Dick Blick carries them...

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  • Hamilton Stories: Norb Brylski

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    If we think of Norb Brylski as the museum's godfather, he surely didn't disappoint in the second round of our oral history series. Norb's history began in Pulaski Wisconsin, where he worked and operated his own shop in that town. From his beginning at Hamilton in the early 60s, this is the story of a man who adapted to all the tasks he was asked to learn. Pattern maker, wood finisher, sander and type cutter are a few of the thing's Professor Brylski expounded upon in the interview. A voice that took us from the Hamilton factory, through the rise and fall of HWT, and then to becoming one of the best loved volunteers at the new Hamilton Wood Type & Printing Museum, Norbert Brylski shared his wealth of stories and personal past.

    Hamilton Stories: An Oral History is a six-event speaker series celebrating Hamilton Manufacturing Company’s occupational heritage and the process of making wood type. The museum is recording and preserving the memories of original Hamilton employees who worked...

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  • I Wanted to Build Something Else for the Museum

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    Last winter I built a bunch of display cases so the Hamilton Museum could show 
off more of their wood type collection. I looked at the Wish List a while ago and
 saw a need for strong tables for workshop areas. I figured maybe I could make 
some.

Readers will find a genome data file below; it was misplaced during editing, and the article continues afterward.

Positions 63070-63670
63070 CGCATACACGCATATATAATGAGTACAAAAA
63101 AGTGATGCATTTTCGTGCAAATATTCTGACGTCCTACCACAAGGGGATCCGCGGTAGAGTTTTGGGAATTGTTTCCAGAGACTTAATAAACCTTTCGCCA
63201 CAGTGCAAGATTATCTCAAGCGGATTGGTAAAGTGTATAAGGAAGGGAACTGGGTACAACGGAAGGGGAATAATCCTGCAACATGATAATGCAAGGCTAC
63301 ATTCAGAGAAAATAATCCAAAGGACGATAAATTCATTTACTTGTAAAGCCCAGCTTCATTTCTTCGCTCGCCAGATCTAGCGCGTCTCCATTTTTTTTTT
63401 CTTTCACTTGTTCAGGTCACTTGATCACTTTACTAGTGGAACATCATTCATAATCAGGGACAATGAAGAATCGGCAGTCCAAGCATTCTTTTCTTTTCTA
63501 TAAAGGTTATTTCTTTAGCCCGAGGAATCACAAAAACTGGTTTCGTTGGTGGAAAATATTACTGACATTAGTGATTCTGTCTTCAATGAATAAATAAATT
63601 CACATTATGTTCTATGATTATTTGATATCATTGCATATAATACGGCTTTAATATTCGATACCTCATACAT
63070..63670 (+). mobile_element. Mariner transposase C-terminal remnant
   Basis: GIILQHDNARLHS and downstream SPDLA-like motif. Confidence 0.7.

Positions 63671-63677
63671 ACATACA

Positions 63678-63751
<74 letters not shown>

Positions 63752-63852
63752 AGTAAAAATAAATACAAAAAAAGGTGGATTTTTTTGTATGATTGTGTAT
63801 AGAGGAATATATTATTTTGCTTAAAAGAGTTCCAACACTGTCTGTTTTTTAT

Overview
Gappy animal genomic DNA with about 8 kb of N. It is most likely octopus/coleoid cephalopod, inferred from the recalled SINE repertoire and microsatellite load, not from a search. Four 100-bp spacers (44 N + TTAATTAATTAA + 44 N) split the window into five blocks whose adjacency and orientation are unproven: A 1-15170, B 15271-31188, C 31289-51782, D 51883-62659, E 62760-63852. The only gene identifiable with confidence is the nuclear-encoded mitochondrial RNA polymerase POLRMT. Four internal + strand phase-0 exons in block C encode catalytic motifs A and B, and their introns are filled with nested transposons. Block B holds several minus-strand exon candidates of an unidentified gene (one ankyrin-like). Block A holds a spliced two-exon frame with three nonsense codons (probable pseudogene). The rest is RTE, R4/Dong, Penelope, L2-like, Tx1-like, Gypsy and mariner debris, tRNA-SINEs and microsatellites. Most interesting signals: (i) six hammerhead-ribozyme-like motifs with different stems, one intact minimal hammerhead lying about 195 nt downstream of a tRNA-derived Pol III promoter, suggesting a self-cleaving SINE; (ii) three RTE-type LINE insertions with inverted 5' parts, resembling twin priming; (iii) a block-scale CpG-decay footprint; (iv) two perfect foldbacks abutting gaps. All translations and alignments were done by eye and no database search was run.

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I know wood working well enough to make some tables, but strong tables made
 out of wood would probably be quite heavy. So I thought I should try making a
 table out of steel to see what design would work to be strong and light weight.

    I joined a hackerspace in Chicago two years ago. It’s a place with lots of tools and 
benches where members can work on whatever kind of building project they like.
 It’s sort of like having your own shop but quite a bit bigger. The tools include
 every kind of power tool there is, from metal cutting bandsaws, lathes and 
welders to wood planers and table saws.

    I got a short introduction to arc welding...

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  • Hamilton Stories: Kenny Koenig

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    Master carpenter Kenny Koenig gave an engaging interview for Hamilton's first of six oral histories at the museum. With his tenure of employment spanning the 70s until the plant closing, his is a unique voice to preserve. From information regarding everything from kiln drying wood for type, to knowledge of the "type shop" and observing the closing of the plant first-hand, Kenny provided us with great insights into an important period in the company's history.

    Hamilton Stories: An Oral History is a six-event speaker series celebrating Hamilton Manufacturing Company’s occupational heritage and the process of making wood type. The museum is recording and preserving the memories of original Hamilton employees who worked in the company’s type cutting area. This program is supported in part by a grant from the Wisconsin Arts Board with funds from the State of Wisconsin and the National Endowment for the Arts.